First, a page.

thought and desire is to deprive us of all that we have from God, or to hinder it; and he is not
satisfied to obstruct and destroy spiritual government in leading souls astray by his lies and bringing
them under his power, but he also prevents and hinders the stability of all government and honorable,
peaceable relations on earth. There he causes so much contention, murder, sedition, and war also lightning
and hail to destroy grain and cattle, to poison the air, etc. In short, he is sorry that any one has a
morsel of bread from God and eats it in peace; and if it were in his power, and our prayer (next to
God) did not prevent him, we would not keep a straw in the field, a farthing in the house, yea, not
even our life for an hour, especially those who have the Word of God and would like to be Christians.
Behold, thus God wishes to indicate to us how He cares for us in all our need, and faithfully provides
also for our temporal support. and although He abundantly grants and preserves these things even to
the wicked and knaves, yet He wishes that we pray for them, in order that we may recognize that we
receive them from His hand, and may feel His paternal goodness toward us therein. For when He withdraws
His hand, nothing can prosper nor be maintained in the end, as, indeed, we daily see and experience.
How much trouble there is now in the world only on account of bad coin, yea, on account of daily oppression
and raising of prices in common trade, bargaining and labor on the part of those who wantonly oppress
the poor and deprive them of their daily bread! This we must suffer indeed; but let them take care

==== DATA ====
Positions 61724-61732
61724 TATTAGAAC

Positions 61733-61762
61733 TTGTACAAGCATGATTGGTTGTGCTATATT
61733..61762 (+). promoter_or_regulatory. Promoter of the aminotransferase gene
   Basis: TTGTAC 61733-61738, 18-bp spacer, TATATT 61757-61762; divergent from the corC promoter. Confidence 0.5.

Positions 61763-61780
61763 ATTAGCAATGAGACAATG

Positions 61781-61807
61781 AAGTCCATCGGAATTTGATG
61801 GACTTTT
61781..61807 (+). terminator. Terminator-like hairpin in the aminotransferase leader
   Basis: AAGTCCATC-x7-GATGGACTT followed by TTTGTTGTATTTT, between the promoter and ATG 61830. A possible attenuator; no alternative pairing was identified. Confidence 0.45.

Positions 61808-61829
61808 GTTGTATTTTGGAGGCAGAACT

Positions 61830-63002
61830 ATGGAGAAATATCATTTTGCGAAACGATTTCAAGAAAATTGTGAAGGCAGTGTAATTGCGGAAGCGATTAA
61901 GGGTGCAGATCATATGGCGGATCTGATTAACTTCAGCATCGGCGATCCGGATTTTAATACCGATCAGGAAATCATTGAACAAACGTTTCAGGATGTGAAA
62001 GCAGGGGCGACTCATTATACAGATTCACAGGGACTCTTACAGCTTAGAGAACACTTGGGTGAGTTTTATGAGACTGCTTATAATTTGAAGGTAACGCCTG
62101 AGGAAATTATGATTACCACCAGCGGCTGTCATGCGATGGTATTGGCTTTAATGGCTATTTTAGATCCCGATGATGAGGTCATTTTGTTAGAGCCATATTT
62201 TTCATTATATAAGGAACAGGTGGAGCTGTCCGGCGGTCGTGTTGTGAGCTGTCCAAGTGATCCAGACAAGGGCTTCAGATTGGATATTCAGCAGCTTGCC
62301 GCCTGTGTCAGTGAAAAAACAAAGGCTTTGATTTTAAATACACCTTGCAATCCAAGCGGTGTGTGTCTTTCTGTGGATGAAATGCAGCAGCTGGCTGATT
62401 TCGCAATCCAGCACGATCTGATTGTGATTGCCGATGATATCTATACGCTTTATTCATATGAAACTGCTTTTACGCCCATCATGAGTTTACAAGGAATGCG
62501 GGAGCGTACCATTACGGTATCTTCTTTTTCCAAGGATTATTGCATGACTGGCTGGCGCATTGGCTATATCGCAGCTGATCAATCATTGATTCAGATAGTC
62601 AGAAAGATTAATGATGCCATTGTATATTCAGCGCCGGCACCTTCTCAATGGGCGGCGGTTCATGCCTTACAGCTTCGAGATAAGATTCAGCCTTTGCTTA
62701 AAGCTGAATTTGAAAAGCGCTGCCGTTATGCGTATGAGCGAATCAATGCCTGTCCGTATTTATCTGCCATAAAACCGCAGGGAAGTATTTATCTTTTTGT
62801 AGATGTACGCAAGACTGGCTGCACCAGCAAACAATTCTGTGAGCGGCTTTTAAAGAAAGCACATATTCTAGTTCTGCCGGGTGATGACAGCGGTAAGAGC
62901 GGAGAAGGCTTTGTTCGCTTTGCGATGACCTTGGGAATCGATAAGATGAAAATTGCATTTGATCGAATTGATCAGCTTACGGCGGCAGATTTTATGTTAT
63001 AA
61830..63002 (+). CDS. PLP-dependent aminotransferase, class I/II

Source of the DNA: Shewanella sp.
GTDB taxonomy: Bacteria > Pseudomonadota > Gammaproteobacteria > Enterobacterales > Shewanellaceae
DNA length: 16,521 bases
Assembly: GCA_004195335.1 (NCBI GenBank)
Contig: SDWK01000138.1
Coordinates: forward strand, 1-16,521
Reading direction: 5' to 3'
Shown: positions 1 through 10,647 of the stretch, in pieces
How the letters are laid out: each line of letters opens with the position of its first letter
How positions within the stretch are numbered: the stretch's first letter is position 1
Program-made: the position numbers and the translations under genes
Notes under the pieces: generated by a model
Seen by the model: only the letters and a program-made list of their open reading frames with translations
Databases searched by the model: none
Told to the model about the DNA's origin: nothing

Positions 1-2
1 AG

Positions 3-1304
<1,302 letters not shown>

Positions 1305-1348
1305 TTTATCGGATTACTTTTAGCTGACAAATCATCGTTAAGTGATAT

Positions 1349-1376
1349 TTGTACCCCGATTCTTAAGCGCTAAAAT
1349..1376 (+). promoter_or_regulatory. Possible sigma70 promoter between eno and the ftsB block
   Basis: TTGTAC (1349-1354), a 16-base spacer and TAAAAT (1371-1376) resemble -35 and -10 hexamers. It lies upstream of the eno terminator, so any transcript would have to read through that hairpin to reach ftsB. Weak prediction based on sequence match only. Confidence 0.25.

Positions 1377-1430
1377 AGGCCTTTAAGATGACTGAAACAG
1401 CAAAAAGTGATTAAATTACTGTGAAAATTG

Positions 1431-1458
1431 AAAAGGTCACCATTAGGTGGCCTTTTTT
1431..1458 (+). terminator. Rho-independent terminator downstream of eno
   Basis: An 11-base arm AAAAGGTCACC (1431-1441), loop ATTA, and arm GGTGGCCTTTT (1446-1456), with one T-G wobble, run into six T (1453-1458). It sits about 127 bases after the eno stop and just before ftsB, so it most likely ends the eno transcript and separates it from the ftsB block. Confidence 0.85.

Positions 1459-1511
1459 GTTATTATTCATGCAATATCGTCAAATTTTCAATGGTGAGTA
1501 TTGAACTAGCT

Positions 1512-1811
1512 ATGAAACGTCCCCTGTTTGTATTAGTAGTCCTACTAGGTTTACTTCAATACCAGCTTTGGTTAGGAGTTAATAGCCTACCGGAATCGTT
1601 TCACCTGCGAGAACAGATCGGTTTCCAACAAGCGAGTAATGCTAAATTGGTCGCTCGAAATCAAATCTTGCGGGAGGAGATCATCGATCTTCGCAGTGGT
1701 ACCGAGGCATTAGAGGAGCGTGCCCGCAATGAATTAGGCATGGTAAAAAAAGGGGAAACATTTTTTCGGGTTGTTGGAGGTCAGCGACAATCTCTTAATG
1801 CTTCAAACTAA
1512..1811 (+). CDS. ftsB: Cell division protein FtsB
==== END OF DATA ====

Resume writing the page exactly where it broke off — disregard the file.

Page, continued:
that they do not lose the common intercession, and beware lest this petition in the Lord's Prayer
be against them.
The Fifth Petition: And forgive us our trespasses, as we forgive those
who trespass against us.
What does this mean?
Answer: We pray in this petition that our Father in heaven would not look
upon our sins, nor deny such petitions on account of them; for we are worthy of none of the things
for which we pray, neither have we deserved them; but that He would grant them all to us by grace;
for we daily sin much, and indeed deserve nothing but punishment. So will we verily, on our part,
also heartily forgive and also readily do good to those who sin against us.
The Fifth Petition. (Details from the Large Catechism)
And forgive us our trespasses, as we forgive those who trespass against us.
This part now relates to our poor miserable life, which, although we have and believe the Word
of God, and do and submit to His will, and are supported by His gifts and blessings is nevertheless
not without sin. For we still stumble daily and transgress because we live in the world among men who
do us much harm and give us cause for impatience, anger, revenge, etc. Besides, we have Satan at our
back, who sets upon us on every side, and fights (as we have heard) against all the foregoing petitions,
so that it is not possible always to stand firm in such a persistent conflict.
Therefore there is here again great need to call upon God and to pray: Dear Father, forgive us
our trespasses. Not as though He did not forgive sin without and even before our prayer (for He has
given us the Gospel, in which is pure forgiveness before we prayed or ever thought about it). But
this is to the intent that we may recognize and accept such forgiveness. For since the flesh in which
we daily live is of such a nature that it neither trusts nor believes God, and is ever active in evil
lusts and devices, so that we sin daily in word and deed, by commission and omission by which the
conscience is thrown into unrest, so that it is afraid of the wrath and displeasure of God, and thus
loses the comfort and confidence derived from the Gospel; therefore it is ceaselessly necessary that
we run hither and obtain consolation to comfort the conscience again.
But this should serve God's purpose of breaking our pride and keeping us humble. For in case any